Reinsurers with third-party capital facilities generally are supported by large, long-term institutional investors seeking diversification and higher yields. The higher yields in the ILS market are a function of (1) higher interest rates and (2) higher risk premiums in the natural catastrophe reinsurance market due to uncertainty caused by climate change (which translates into modeling risk), ultimately leading to higher rates on line. However, the geographic diversification of these investors is growing, with a significant portion originating outside the United States.

Related: AM Best: Climate, Reinsurance and Cyber Remain High in the Caribbean Risk Landscape

ILS investments have benefited from a lack of correlation with the financial markets. Despite the possibly greater correlation of casualty-focused ILS, there are signs of early but growing market interest in non-catastrophe exposed transactions. Some deals have addressed investor concerns about the liquidity lockup of the longer-tail casualty business, while the relative absence of volatility has been an appealing offset to natural catastrophe business.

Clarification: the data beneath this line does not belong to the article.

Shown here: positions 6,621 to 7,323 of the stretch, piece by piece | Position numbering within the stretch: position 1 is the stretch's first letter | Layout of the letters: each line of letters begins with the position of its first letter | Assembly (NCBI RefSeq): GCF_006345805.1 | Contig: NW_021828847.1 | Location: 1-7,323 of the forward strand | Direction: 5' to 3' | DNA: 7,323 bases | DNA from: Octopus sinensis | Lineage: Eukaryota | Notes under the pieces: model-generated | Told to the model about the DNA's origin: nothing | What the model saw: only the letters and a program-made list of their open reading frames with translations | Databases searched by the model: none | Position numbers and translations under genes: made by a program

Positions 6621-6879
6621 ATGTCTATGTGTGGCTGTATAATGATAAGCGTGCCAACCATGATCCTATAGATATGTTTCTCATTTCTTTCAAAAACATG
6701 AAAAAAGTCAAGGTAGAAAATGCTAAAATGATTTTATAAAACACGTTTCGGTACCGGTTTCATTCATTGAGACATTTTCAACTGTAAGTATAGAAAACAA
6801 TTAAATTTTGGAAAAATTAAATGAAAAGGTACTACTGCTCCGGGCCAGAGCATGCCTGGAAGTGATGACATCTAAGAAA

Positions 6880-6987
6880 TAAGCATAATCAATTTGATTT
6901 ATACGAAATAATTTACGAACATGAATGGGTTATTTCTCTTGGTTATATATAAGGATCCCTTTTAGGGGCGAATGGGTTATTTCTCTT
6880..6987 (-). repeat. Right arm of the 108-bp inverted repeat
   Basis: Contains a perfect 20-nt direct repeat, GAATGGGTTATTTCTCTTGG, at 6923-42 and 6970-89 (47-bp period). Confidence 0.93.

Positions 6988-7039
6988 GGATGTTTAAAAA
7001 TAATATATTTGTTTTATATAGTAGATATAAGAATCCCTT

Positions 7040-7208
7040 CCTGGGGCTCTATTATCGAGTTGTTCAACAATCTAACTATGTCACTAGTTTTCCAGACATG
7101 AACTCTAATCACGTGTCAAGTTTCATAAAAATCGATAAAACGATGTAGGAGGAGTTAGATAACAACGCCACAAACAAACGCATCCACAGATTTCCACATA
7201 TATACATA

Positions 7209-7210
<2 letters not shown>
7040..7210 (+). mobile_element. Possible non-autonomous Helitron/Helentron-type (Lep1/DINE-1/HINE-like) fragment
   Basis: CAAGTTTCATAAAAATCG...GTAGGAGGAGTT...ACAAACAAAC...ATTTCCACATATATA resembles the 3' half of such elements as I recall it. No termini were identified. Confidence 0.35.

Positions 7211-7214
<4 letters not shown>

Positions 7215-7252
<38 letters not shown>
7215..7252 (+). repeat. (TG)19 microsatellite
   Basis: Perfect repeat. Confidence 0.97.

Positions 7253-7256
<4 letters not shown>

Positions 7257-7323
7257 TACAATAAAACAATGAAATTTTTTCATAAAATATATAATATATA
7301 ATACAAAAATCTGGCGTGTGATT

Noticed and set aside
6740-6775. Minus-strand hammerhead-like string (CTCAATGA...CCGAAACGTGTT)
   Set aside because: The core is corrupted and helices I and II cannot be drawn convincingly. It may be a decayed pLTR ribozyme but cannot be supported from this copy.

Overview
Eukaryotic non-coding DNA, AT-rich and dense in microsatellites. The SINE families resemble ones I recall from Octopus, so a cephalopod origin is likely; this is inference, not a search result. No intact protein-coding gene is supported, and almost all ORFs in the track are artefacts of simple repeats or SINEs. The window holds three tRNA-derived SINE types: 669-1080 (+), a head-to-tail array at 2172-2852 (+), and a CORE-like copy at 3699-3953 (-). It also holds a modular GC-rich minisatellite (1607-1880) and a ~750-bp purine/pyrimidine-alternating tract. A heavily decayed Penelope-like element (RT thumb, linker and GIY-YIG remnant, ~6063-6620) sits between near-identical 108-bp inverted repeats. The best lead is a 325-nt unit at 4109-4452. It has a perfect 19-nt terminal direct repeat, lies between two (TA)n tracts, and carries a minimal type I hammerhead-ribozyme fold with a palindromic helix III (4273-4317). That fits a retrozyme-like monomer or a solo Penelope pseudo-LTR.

2022 Estimates Very Uncertain But Generally Unfavorable

The rising underwriting rate environment and improving terms and conditions of the past five years have been accretive to capital levels. These favorable market conditions have been partially counterbalanced by elevated catastrophic losses that have been detrimental to operating returns, although the losses have been characterized as “earnings events,” rather than capital-deteriorating events. Although underwriting returns for many companies have been close to break even in recent years, capital levels grew through investment gains and inexpensive debt financing. However, the start of 2022 has seen a reversal of most of these conditions.

Underwriting results for the first half of 2022 have been generally favorable, aided by rate increases in prior years. Accurately resolving losses associated with the Russia/Ukraine conflict will take some time, although reinsurers are cautiously optimistic about insured loss development in the region. Market conditions for reinsurance—in both the property and casualty lines (except workers' compensation)—continue to improve, which has resulted in compounding rate activity year-over-year and more favorable terms and conditions.